Updated from 12:30
fell more than 23% Tuesday after its chief executive, Saul Steinberg, said he would step down Tuesday in the wake of a surprising loss as the troubled insurance company moved to restructure.
George Baker, who has been a special assistant to the chairman for about four months, will replace Steinberg as chief executive. Steinberg will remain chairman of the board.
Baker also will replace Robert J. Miller Jr., who resigned as president after only three months.
Reliance's stock fell 1 1/4 to end trading at 4 1/8 Tuesday, well off its 52-week high of 10 7/8.
The New York-based insurer said that it would take a series of steps to rehabilitate the company, including an agreement to sell Reliance Surety to Travelers Property Casualty, a unit of
, for $580 million in cash. The transaction is expected to close in the second quarter.
The company also will consolidate its operations. Its banking group will extend the maturity of credit. Reliance will suspend the cash dividends on the stock and explore spinning off for initial public offering the company's Internet operations and information technology consulting group.
"We recognize the dramatic nature of these actions." Steinberg said in a statement. "However, we believe they are appropriate and give the company the best opportunity to build and deliver shareholder value over the long term."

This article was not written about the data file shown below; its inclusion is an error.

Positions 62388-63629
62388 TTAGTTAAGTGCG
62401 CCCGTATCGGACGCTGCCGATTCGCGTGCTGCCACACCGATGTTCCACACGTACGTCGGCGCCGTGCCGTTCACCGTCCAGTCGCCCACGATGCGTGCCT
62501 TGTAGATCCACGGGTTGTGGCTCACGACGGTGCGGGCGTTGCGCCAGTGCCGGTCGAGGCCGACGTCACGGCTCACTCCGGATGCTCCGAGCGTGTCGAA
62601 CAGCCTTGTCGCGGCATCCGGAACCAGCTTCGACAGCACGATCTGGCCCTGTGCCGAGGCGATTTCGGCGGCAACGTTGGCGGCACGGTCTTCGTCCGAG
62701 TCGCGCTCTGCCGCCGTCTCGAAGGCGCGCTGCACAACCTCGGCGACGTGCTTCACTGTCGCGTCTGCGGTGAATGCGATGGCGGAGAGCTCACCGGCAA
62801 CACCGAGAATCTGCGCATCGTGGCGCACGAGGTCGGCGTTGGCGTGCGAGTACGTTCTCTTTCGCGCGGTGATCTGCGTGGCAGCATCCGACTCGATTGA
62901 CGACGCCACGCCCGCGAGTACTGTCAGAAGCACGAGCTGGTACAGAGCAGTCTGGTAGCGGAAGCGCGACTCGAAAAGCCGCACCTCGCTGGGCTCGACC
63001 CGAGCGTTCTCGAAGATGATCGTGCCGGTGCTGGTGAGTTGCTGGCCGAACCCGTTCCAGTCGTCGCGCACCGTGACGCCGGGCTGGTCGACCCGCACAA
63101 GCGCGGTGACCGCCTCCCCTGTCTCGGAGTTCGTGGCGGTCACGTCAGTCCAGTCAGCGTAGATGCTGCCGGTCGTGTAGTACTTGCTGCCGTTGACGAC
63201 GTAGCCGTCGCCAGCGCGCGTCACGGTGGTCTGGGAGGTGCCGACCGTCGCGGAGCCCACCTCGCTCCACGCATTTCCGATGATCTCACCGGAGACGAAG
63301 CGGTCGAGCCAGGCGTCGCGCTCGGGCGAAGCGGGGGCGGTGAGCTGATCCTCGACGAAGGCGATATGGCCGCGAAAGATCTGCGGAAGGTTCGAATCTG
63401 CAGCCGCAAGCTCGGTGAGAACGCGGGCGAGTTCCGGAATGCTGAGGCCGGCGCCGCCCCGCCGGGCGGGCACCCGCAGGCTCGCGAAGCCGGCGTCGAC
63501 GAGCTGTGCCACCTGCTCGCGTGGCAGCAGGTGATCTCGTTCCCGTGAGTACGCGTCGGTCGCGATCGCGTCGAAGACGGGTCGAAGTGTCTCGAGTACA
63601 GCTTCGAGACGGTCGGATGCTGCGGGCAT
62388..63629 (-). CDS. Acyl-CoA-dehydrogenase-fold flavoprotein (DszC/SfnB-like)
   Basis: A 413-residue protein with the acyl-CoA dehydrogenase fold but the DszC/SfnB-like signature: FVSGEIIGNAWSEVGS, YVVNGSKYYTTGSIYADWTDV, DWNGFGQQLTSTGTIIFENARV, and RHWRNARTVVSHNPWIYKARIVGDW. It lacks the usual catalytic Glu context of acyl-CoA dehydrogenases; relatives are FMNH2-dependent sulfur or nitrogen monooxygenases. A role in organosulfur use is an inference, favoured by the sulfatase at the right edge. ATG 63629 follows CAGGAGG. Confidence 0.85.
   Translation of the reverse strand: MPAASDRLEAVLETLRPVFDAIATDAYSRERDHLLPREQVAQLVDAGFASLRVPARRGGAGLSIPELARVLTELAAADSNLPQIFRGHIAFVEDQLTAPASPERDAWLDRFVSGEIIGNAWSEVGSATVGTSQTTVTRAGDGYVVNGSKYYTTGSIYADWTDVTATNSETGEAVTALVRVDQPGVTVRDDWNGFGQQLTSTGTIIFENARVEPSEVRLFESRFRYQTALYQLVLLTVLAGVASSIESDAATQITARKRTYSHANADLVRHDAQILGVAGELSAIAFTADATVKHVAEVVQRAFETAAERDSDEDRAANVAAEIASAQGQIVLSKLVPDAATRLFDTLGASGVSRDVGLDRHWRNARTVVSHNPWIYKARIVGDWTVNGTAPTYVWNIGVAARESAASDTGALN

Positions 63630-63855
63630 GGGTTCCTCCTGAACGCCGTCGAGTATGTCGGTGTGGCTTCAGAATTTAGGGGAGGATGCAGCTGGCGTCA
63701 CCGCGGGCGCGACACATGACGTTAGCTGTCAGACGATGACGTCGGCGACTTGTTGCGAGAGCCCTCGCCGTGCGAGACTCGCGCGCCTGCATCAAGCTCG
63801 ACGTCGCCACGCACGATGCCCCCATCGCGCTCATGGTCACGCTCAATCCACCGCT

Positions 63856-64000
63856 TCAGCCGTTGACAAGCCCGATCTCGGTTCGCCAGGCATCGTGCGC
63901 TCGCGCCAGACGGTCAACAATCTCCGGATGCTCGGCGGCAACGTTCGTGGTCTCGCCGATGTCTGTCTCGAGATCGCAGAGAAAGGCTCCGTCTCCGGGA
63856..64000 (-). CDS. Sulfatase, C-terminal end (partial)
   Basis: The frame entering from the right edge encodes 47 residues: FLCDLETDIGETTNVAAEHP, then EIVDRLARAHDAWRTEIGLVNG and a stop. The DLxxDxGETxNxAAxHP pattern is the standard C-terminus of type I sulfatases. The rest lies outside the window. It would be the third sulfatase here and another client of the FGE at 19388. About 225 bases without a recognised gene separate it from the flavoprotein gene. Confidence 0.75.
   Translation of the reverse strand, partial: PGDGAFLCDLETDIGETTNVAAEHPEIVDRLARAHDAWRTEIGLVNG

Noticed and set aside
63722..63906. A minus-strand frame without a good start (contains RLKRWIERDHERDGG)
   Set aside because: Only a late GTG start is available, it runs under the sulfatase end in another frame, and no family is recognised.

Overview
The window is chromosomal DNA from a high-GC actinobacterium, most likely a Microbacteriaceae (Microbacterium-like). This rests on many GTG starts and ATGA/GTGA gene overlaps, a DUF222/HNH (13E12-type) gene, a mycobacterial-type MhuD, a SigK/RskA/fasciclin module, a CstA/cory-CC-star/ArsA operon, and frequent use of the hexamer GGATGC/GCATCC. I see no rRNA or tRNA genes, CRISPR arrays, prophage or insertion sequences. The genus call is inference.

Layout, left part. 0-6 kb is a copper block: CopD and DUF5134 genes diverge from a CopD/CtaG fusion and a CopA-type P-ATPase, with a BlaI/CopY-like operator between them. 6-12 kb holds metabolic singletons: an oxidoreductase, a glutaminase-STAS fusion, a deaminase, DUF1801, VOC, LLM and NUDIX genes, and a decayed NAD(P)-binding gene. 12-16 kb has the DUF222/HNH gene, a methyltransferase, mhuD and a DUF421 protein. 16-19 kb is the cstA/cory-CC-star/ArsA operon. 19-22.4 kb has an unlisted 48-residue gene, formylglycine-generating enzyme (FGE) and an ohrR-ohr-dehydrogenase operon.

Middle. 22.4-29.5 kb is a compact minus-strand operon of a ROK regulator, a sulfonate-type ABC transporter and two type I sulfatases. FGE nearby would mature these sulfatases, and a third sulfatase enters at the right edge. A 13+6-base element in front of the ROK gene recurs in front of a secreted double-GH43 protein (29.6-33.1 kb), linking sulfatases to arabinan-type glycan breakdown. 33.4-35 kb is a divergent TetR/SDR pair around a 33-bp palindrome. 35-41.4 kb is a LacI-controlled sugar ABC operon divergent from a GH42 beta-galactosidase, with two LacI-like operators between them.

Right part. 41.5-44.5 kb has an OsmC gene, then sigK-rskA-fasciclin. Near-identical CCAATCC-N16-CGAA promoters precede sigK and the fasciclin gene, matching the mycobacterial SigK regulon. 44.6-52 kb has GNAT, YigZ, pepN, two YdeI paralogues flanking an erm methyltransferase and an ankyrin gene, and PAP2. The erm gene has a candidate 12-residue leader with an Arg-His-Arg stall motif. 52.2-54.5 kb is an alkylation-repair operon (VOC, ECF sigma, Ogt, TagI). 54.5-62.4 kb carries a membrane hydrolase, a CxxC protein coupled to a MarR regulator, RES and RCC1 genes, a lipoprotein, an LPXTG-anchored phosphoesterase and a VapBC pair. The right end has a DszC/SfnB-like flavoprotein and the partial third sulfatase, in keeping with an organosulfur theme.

For the fourth quarter ended Dec. 31, Reliance reported a loss of $123 million, or $1.08 a diluted share, compared with earnings of $30.8 million, or 25 cents a share, in the year-earlier quarter. Analysts polled by First Call/Thomson Financial had been expecting earnings of 2 cents in the latest quarter.
Excluding a $117 million after-tax charge for a settlement with Unicover Managers over a workers' compensation lawsuit, as well as other one-time items, Reliance lost 36 cents a share in the latest period.
Revenue was basically flat at $800.5 million, compared with $795.3 million a year earlier.
As part of its restructuring, Reliance arranged with its bankers to push back the maturity of its $237.5 million credit to Aug. 31 from March 31. The company said it plans to restructure its debt prior to the later date. Before this, Reliance had $500 million of debt obligations maturing in March and November, according to Standard & Poors, a credit rating firm.
Also, shareholders should not expect dividends, as the company will use those funds to reduce its outstanding debt.
Reliance hopes to further reduce its debt by consolidating some of its operations and saving $80 million. The company could not be reached for comment on which operations would be affected.
"As a result of the substantial progress we have made increasing capital, we believe we will have our debt and claims-paying ratings reaffirmed," Baker, the new chief executive, said. "Notwithstanding recent losses, much of our business remains profitable."
Steven Rautenberg, a company spokesman, would not say whether Steinberg would retain his $9.9 million salary as chairman. "The compensation of top management is based on results," he said.
Steinberg and his family own about 40% of the company.